Arpeggiators divide up a chord's notes into a single stream of ordered notes. Once applicable only to synthesizers, we can now take the concept and apply it to any MIDI data stream.
Here, we've assigned several drum hits across a drum sampler's pads. By stacking chord notes, then arpeggiating them, we create a 'round robin' sequence of percussion hits, automatically cycling through the multiple drum samples. The arpeggiators are then adjusted, providing speed and timing alterations that would take ages to draw in by hand. It's a technique that's great for the buzzing closed hi-hat repetitions heard in hip-hop and trap, or even for robotic drum rolls and pre-drop build-ups.
We've used Ableton Live 9's Drum Rack and Arpeggiator here, but you can use any DAW, drum sampler and arpeggiator plugin combination to achieve a similar result.
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Step 1: A variety of percussion and noise samples have been loaded into a drum sampler. We've programmed the samples' MIDI notes on top of each other - this 'chord' plays back all of the samples at the same time. Touches of delay add character and rhythm.
Step 2: An arpeggiator divides the individual notes of incoming chords into a monophonic sequence. Live 9's Arpeggiator device is added before the Drum Rack in the chain - it's listening to our stack of incoming MIDI notes and triggering each sample in turn.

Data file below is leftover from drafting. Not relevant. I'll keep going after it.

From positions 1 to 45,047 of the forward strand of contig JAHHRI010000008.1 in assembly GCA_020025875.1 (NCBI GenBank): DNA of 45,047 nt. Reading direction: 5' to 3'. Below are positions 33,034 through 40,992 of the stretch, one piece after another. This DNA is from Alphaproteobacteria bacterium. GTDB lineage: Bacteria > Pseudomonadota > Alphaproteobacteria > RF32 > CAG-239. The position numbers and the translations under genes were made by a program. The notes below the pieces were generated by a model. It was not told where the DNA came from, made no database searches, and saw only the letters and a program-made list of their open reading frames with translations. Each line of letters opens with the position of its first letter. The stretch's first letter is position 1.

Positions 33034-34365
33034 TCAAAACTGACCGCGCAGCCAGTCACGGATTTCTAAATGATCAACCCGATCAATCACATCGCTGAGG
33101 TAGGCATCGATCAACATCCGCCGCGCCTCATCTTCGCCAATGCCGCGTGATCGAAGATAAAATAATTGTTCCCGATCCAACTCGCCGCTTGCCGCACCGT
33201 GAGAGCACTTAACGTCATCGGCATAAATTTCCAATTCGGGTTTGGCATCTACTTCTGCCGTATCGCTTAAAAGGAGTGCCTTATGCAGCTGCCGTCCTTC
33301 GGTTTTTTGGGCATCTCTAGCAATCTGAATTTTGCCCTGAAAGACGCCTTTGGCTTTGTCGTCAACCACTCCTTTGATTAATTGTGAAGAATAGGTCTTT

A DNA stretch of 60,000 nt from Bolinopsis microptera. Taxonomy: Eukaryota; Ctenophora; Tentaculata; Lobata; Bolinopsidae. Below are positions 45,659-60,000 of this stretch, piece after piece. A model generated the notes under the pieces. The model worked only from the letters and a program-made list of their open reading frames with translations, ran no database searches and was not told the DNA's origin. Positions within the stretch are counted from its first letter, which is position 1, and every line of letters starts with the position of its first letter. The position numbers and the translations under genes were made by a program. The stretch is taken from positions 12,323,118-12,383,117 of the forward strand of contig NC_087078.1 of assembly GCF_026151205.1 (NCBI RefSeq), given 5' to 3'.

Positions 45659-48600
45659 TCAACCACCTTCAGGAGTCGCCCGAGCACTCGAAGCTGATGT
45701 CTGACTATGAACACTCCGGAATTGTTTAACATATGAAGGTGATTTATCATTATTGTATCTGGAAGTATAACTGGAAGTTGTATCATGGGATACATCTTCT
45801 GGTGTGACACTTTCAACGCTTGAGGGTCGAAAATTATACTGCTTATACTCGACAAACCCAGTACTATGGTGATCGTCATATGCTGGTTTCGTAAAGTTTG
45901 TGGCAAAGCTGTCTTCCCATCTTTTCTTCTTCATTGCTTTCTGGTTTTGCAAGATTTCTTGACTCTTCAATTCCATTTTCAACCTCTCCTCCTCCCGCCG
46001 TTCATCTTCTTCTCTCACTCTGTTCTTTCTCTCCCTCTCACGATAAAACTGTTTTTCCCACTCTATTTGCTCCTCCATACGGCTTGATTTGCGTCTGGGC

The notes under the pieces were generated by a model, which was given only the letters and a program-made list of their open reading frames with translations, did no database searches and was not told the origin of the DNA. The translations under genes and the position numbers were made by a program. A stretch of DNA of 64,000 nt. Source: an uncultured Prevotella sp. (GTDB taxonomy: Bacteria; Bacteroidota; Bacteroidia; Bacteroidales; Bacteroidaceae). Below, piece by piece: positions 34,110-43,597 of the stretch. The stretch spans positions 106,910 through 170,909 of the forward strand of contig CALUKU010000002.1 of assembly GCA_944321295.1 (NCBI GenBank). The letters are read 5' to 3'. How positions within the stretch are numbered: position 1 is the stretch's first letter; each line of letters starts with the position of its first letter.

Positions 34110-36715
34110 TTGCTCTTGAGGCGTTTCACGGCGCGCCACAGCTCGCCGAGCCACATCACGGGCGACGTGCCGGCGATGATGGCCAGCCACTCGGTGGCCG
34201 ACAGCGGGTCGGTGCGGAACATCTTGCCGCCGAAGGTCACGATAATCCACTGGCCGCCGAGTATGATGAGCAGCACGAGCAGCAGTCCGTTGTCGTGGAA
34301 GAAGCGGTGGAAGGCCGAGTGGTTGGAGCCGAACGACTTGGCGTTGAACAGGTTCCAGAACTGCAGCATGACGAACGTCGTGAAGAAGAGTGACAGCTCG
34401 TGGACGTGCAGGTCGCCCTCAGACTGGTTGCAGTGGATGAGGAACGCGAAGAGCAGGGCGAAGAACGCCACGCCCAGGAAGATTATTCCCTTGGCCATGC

Step 3: Changing the arpeggiator's Rate parameter will speed up or slow down the sequence, cycling through more or less of the percussion hits to create different rhythmic patterns. Slower speeds mean less samples are triggered; a rate of 1/16 gives us a rolling, techno-esque groove.
Step 4: The arpeggiator's Offset value shifts the start note of the sequence, changing the playback order of the percussion hits; in this context, this can be used to determine the first sample in the pattern. It's now easy to try out various rhythms and percussion combinations at the current speed.
Step 5: By retriggering the sequence from the start (via the Retrigger section), odd repetitions and interesting patterns can be discovered. Faster settings create short loops for build-ups and rolls; 3/16 and 3/8 settings offer more interesting broken sequences.
Step 6: The various arpeggiator styles define note order, changing the feel of the pattern. Gate shortens or lengthens each note - lower values give a stuttering feel. Get creative with quick pattern variation and improvisation by sequencing percussion patterns on a single arpeggiator interface.